Increasing the speed of traditional box instruments

Frequent Test Cafe readers are familiar with the speed advantages of modular instruments.  But just to recap, modular standards such as PXI or AXIe gain their speed advantage in functional test applications by avoiding the ASCII interpretation bottleneck of traditional “box” instruments.  Recall that traditional instruments are typically programmed by SCPI commands, Standard Commands for Programmable Instruments.  These natural language commands take milliseconds to interpret, while driver execution is measured in microseconds.  I’ve seen PXI DMMs (digital multimeters) perform a complete measurement in 50 microseconds, including the command time.  A traditional LXI instrument wouldn’t have traversed the TCP/IP stack in order to send the first character in that time.  The bottom line is that SCPI is optimized for portability, not speed.  For top speed, you need pre-compiled high-speed drivers that manipulate an instrument’s native memory map directly over a low latency interface.  PCIe-based systems like PXI and AXIe do exactly that.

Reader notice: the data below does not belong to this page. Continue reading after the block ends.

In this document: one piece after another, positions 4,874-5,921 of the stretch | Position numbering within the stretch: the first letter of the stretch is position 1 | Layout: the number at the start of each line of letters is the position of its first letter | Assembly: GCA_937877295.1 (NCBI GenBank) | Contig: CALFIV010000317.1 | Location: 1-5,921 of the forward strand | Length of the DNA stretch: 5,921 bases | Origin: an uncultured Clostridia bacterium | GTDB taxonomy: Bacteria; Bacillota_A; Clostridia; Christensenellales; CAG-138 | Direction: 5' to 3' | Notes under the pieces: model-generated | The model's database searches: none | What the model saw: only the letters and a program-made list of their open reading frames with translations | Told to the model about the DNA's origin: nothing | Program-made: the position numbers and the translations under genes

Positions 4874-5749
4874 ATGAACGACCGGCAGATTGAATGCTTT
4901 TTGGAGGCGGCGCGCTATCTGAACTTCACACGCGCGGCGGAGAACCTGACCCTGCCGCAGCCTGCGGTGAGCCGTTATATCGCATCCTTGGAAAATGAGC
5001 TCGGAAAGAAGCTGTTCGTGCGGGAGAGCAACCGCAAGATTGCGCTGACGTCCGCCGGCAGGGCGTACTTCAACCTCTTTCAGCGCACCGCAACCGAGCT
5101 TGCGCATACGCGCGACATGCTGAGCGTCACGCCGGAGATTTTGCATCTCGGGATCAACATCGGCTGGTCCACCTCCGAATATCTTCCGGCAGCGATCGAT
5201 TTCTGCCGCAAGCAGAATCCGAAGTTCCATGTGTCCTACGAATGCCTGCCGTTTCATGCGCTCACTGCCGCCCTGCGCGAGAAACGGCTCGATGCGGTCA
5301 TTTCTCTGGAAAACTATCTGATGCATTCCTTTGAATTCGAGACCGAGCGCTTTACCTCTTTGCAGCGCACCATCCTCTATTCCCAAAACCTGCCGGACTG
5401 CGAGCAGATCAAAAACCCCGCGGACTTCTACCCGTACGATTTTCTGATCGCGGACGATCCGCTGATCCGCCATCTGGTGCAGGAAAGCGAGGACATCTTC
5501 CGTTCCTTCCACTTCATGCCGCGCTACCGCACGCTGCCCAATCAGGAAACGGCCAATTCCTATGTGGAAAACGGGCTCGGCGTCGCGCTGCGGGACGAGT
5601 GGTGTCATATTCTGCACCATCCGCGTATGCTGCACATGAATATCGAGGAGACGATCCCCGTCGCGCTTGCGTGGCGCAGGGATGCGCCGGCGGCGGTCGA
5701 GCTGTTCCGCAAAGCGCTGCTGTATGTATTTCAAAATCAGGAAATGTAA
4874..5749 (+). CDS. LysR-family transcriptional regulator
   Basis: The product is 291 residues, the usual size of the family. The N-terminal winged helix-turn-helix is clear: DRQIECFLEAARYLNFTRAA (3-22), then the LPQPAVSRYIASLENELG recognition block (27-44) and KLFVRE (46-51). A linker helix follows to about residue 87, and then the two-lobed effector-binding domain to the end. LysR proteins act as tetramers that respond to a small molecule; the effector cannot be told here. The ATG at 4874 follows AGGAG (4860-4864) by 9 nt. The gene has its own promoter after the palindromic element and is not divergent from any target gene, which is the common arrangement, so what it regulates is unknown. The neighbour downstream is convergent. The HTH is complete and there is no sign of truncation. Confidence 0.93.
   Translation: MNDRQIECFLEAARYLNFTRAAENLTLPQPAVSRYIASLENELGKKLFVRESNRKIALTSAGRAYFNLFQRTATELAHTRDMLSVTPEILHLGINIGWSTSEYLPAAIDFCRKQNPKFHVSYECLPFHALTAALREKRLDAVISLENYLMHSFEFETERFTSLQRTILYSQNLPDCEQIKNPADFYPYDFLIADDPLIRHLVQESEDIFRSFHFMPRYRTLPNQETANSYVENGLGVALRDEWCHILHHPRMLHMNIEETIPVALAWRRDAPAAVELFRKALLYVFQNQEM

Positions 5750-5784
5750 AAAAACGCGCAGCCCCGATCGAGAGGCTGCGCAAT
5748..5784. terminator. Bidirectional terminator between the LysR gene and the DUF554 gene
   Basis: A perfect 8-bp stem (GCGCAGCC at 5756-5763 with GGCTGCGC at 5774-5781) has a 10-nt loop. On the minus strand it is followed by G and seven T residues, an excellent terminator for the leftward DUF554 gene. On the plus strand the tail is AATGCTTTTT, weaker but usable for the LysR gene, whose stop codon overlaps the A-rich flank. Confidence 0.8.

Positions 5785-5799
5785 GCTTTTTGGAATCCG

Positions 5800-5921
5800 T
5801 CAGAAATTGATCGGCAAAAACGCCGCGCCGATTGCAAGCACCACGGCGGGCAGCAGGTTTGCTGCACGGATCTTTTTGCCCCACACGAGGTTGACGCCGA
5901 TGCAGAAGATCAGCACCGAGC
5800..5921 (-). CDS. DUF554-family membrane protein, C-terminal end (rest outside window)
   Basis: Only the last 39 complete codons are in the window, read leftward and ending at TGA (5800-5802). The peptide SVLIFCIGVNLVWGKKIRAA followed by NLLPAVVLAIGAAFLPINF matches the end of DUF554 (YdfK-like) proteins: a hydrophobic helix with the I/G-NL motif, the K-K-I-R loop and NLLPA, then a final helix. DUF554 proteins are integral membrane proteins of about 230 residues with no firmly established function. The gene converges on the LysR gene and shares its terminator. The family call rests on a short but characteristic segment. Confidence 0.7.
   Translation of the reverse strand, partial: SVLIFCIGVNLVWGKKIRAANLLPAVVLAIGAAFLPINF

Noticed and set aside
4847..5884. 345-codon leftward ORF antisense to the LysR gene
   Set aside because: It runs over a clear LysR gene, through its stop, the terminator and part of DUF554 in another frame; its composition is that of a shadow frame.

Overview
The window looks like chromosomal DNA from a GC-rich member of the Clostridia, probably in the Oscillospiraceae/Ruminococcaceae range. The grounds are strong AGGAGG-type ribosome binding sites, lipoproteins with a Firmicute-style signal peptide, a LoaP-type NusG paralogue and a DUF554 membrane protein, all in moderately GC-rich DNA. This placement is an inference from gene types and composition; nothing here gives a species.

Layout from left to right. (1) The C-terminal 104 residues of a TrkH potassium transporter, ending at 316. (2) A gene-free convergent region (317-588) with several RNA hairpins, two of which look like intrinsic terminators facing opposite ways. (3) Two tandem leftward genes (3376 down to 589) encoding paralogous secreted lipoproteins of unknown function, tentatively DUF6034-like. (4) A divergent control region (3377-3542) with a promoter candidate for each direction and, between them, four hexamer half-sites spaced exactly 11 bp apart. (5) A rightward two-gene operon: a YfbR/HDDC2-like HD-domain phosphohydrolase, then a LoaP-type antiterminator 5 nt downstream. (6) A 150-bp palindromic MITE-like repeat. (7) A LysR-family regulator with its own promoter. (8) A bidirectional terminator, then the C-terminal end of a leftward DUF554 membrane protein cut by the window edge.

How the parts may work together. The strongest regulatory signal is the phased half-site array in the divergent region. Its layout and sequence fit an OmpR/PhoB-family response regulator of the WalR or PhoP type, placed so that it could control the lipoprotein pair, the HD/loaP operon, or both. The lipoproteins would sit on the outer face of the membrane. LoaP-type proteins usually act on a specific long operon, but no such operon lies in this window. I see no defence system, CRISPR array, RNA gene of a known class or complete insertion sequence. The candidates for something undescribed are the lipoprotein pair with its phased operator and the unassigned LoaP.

But are there ways around this bottleneck to make traditional box instruments competitive?  Yes- there are some tricks that users or manufacturers can employ to narrow the difference or even equalize the playing field.  Let’s review some here.

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